• To narrow these results further, the STRIKE Team searched for these overlapping IP addresses in our internal sensor data and identified those exhibiting the same behavior as the known IoCs.

Findings

Victimology

SecurityScorecard’s internal data appears to reflect the public reporting regarding affected organizations. Attack Surface Intelligence has detected the favicon hash at IP addresses attributed to state and federal government agencies in the U.S., regulatory agencies in the U.K. and Ireland, U.S. and European healthcare and health technology companies, global financial and professional services firms, and U.S. higher education systems. The STRIKE Team’s analysis of the available NetFlow data further indicated that many of the affected IP addresses also experienced suspicious traffic in the months leading up to the campaign’s discovery.

Distributed Scanning

The STRIKE Team observed scanning activity from 138.197.152[.]201, an IP address CISA identified as part of the CL0P campaign involving MOVEit. This activity started as early as April 13, 2023. On that date, 138.197.152[.]201 contacted an IP address belonging to a possible target organization in the retail sector. Although researchers detected the presence of the webshell at that possible target IP address as recently as June 7; the April 13 traffic could indicate that threat actors were scanning for vulnerable software versions well before that detection date. It also previously appeared in a traffic sample the STRIKE Team collected during an investigation against a city government claimed by the Royal ransomware group.

More recently, SecurityScorecard’s global sensor network has observed 138.197.152[.]201 scanning for human.aspx and human2.aspx (the MOVEit webshell indicators), presumably as part of an ongoing attempt to identify and exploit vulnerable servers. The STRIKE Team observed this host using the User Agent string Mozilla/5.0 zgrab/0.x, which could be part of the Go Application scanner included in the ZMAP network scanner project or simply forged to make it appear as a legitimate scanning tool. Searching our sensor data for other attempts to scan for human.aspx and human2.aspx and then searching for the IP addresses carrying out these scans in the available traffic samples revealed a network of at least 239 IP addresses involved in behavior identical to that observed from 138.197.152[.]201, indicating that they are involved in the same scanning activity as it.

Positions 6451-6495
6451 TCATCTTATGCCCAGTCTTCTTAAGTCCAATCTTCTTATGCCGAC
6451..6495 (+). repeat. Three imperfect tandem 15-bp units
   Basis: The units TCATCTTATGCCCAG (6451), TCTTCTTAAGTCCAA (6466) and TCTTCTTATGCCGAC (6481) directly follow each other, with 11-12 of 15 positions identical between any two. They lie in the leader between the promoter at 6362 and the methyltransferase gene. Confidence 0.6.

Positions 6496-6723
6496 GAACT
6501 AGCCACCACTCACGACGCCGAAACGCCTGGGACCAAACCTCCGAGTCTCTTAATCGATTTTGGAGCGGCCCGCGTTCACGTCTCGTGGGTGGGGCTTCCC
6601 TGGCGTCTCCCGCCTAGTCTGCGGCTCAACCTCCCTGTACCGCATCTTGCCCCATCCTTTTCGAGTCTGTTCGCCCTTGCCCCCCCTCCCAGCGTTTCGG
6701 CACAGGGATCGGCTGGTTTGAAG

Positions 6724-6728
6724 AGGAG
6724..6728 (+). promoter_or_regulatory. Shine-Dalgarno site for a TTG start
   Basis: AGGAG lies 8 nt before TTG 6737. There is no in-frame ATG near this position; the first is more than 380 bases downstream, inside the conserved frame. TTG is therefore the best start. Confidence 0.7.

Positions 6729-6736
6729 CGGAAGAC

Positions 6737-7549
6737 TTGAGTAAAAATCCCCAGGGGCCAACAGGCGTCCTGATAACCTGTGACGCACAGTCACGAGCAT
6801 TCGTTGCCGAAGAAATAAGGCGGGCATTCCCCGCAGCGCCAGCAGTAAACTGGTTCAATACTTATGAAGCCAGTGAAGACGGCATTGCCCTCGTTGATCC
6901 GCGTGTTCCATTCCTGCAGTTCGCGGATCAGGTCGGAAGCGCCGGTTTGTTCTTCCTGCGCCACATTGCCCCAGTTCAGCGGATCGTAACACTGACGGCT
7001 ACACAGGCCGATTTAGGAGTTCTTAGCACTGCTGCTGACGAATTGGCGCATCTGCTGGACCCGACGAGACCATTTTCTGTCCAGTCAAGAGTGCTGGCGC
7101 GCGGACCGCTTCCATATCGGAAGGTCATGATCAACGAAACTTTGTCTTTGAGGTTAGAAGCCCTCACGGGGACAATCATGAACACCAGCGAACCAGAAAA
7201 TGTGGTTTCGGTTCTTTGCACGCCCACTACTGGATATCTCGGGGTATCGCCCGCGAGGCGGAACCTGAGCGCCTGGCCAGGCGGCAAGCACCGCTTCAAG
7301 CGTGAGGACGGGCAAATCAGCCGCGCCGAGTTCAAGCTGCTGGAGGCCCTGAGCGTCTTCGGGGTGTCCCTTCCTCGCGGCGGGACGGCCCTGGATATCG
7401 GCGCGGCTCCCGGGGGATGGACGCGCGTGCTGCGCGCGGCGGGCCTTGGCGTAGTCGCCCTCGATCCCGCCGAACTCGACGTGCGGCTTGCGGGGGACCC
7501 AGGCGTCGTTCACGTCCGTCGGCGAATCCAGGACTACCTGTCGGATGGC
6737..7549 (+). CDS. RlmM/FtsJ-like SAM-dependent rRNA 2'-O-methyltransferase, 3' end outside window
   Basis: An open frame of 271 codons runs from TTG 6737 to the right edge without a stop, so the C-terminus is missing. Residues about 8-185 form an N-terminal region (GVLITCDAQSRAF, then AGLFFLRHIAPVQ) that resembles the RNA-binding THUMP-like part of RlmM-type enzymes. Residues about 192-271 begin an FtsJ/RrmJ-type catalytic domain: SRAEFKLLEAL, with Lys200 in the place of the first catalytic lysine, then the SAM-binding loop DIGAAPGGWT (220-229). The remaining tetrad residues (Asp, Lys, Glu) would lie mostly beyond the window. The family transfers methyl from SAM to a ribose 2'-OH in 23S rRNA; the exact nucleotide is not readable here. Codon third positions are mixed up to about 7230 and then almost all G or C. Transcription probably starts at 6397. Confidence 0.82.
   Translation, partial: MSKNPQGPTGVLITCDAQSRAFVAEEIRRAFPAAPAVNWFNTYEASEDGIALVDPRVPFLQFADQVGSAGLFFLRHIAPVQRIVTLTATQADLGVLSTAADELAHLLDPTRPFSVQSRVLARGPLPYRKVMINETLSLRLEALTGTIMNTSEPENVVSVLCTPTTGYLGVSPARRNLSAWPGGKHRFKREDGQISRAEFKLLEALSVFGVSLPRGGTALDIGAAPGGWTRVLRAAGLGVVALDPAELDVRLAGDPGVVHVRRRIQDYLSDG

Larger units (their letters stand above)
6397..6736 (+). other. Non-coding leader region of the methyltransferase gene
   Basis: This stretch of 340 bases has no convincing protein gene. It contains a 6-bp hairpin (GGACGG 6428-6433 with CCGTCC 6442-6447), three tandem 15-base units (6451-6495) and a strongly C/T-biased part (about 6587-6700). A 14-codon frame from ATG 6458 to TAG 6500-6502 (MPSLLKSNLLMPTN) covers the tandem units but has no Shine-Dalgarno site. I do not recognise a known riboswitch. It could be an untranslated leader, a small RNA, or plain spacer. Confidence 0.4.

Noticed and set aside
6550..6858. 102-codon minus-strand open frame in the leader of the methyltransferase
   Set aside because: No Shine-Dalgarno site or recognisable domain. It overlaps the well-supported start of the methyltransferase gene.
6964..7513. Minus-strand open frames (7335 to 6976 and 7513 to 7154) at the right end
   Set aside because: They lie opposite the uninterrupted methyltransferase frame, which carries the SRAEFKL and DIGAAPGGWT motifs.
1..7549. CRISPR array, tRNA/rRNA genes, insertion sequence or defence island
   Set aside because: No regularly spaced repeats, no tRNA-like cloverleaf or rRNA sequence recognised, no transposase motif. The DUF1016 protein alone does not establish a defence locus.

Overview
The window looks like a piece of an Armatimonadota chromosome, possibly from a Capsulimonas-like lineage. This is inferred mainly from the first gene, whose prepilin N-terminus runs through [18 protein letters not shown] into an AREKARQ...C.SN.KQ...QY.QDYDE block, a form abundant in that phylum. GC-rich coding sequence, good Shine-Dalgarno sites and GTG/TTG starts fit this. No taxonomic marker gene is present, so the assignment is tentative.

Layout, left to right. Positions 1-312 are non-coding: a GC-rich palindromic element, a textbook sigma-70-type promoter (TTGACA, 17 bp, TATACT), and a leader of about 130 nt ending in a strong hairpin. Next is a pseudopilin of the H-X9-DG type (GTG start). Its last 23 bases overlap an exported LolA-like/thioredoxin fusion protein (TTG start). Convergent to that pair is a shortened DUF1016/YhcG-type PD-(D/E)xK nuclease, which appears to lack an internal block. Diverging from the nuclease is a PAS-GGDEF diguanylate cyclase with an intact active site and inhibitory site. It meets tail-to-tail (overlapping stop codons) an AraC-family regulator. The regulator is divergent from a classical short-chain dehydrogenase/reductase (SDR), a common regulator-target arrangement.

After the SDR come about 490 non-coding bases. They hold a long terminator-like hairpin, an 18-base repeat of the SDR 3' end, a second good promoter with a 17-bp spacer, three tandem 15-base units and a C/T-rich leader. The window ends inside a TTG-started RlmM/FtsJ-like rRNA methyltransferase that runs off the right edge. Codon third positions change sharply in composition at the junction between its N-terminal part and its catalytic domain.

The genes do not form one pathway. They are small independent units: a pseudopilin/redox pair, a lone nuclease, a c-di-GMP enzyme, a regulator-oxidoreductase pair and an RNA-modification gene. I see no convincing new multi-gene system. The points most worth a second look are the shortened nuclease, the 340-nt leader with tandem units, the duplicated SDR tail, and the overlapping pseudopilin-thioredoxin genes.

Image 1: SecurityScorecard’s sensors revealed a unique global network of scanners targeting vulnerable MOVEit servers.

Three such scanners also appeared in possible victims’ traffic samples, likely reflecting a threat actor’s attempt to identify vulnerable targets. One scanner, 206.189.120[.]50, contacted a healthcare technology and services company’s IP address on June 4. This same IP address previously appeared in a traffic sample the STRIKE Team collected while investigating a recent disruption affecting a cold storage and logistics company, which strongly resembled a ransomware attack. Another, 167.99.13[.]19, communicated with a global human resources and staffing firm’s IP address on April 16. A third, 138.68.143[.]68, communicated with a U.S. higher education organization on April 3 and June 3, and appeared earlier in the same city government’s traffic sample as the IoC discussed above.